Infectious Mononucleosis and Burkitt Lymphoma

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a) photo of a child with a very large swelling on the side of the neck. B) micrograph of a blood smear with a lot of white blood cells that are oddly shaped with white spots.
(a) Burkitt lymphoma can cause large tumors. (b) Characteristic irregularly shaped abnormal lymphocytes (large purple cells) with vacuoles (white spots) from a fine-needle aspirate of a tumor from a patient with Burkitt lymphoma. (credit a: modification of work by Bi CF, Tang Y, Zhang WY, Zhao S, Wang XQ, Yang QP, Li GD, and Liu WP; credit b: modification of work by Ed Uthman)

OpenStax Microbiology

Human herpesvirus 4, also known as Epstein-Barr virus (EBV), has been associated with a variety of human diseases, such as mononucleosis and Burkitt lymphoma. Exposure to the human herpesvirus 4 (HHV-4) is widespread and nearly all people have been exposed at some time in their childhood, as evidenced by serological tests on populations. The virus primarily resides within B lymphocytes and, like all herpes viruses, can remain dormant in a latent state for a long time.

When uninfected young adults are exposed to EBV, they may experience infectious mononucleosis. The virus is mainly spread through contact with body fluids (e.g., saliva, blood, and semen). The main symptoms include pharyngitis, fever, fatigue, and lymph node swelling. Abdominal pain may also occur as a result of spleen and liver enlargement in the second or third week of infection. The disease typically is self-limiting after about a month. The main symptom, extreme fatigue, can continue for several months, however. Complications in immunocompetent patients are rare but can include jaundice, anemia, and possible rupture of the spleen caused by enlargement.

In patients with malaria or HIV, Epstein-Barr virus can lead to a fast-growing malignant cancer known as Burkitt lymphoma. This condition is a form of non-Hodgkin lymphoma that produces solid tumors chiefly consisting of aberrant B cells. Burkitt lymphoma is more common in Africa, where prevalence of HIV and malaria is high, and it more frequently afflicts children. Repeated episodes of viremia caused by reactivation of the virus are common in immunocompromised individuals. In some patients with AIDS, EBV may induce the formation of malignant B-cell lymphomas or oral hairy leukoplakia. Immunodeficiency-associated Burkitt lymphoma primarily occurs in patients with HIV. HIV infection, similar to malaria, leads to polyclonal B-cell activation and permits poorly controlled proliferation of EBV+ B cells, leading to the formation of lymphomas.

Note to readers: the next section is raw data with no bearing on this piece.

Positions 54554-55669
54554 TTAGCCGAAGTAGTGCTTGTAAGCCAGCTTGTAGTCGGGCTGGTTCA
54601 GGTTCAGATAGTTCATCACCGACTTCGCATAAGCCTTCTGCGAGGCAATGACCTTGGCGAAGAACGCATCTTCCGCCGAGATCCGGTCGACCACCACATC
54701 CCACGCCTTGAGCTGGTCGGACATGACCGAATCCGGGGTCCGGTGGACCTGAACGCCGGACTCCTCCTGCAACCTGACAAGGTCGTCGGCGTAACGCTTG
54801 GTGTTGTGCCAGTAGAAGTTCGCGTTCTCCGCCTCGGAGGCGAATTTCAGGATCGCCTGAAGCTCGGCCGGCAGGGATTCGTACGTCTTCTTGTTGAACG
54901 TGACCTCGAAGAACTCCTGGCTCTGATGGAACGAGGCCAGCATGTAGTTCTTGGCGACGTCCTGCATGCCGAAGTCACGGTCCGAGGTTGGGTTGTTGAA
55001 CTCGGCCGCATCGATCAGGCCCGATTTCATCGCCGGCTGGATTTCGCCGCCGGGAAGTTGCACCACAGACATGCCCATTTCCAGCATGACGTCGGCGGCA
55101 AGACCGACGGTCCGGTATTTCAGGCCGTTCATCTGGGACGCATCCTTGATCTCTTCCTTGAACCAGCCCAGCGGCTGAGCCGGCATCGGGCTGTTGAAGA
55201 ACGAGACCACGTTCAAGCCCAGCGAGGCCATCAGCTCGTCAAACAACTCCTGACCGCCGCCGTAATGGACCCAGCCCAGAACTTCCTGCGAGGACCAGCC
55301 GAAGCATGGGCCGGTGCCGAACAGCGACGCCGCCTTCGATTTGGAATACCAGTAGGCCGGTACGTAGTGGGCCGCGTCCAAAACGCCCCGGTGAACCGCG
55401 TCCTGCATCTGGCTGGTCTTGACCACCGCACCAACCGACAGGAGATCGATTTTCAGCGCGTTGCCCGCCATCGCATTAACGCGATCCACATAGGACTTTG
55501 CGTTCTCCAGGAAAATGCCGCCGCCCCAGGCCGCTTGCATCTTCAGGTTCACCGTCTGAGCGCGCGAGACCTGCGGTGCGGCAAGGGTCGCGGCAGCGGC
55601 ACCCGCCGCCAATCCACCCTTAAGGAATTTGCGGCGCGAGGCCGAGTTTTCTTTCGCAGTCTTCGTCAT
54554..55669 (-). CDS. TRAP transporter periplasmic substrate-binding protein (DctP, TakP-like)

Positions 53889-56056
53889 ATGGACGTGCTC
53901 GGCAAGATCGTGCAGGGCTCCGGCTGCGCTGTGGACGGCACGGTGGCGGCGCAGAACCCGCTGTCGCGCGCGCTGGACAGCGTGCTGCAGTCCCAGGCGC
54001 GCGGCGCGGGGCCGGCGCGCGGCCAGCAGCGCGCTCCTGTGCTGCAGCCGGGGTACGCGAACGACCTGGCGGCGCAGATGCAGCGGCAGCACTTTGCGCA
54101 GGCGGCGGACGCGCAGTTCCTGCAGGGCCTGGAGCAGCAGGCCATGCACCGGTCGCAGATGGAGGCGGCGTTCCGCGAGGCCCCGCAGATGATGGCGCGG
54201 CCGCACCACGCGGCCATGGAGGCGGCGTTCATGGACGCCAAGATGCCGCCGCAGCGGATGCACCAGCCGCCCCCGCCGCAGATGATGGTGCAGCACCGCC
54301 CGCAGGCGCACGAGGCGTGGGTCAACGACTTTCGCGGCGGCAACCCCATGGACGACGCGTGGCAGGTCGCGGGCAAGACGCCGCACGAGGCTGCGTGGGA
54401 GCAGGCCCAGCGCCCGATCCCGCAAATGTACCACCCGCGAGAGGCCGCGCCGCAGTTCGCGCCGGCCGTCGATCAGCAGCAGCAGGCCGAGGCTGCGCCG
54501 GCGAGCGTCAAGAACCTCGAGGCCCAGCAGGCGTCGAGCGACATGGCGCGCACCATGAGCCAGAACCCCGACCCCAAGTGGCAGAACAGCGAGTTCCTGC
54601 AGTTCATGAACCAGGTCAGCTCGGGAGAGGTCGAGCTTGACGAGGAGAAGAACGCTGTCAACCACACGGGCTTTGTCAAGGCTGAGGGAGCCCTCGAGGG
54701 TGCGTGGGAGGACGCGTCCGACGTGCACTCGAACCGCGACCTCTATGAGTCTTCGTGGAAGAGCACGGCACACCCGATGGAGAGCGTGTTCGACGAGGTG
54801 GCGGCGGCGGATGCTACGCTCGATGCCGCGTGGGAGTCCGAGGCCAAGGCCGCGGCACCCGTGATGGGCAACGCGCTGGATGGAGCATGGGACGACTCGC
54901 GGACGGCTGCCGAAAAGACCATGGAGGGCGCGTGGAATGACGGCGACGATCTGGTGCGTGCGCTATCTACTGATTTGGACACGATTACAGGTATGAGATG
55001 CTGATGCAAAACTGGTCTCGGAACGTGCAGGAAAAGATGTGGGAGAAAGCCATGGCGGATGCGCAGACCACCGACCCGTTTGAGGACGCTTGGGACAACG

Infectious mononucleosis is typically diagnosed based on the initial clinical symptoms and a test for antibodies to EBV-associated antigens. Because the disease is self-limiting, antiviral treatments are rare for mononucleosis. Cases of Burkitt lymphoma are diagnosed from a biopsy specimen from a lymph node or tissue from a suspected tumor. Staging of the cancer includes computed tomography (CT) scans of the chest, abdomen, pelvis, and cytologic and histologic evaluation of biopsy specimens. Because the tumors grow so rapidly, staging studies must be expedited and treatment must be initiated promptly. An intensive alternating regimen of cyclophosphamide,  vincristine,  doxorubicin, methotrexate, ifosfamide, etoposide, and cytarabine (CODOX-M/IVAC) plus rituximab results in a cure rate greater than 90% for children and adults.

Source:

Parker, N., Schneegurt, M., Thi Tu, A.-H., Forster, B. M., & Lister, P. (n.d.). Microbiology. Houston, Texas: OpenStax. Access for free at: https://openstax.org/details/books/microbiology


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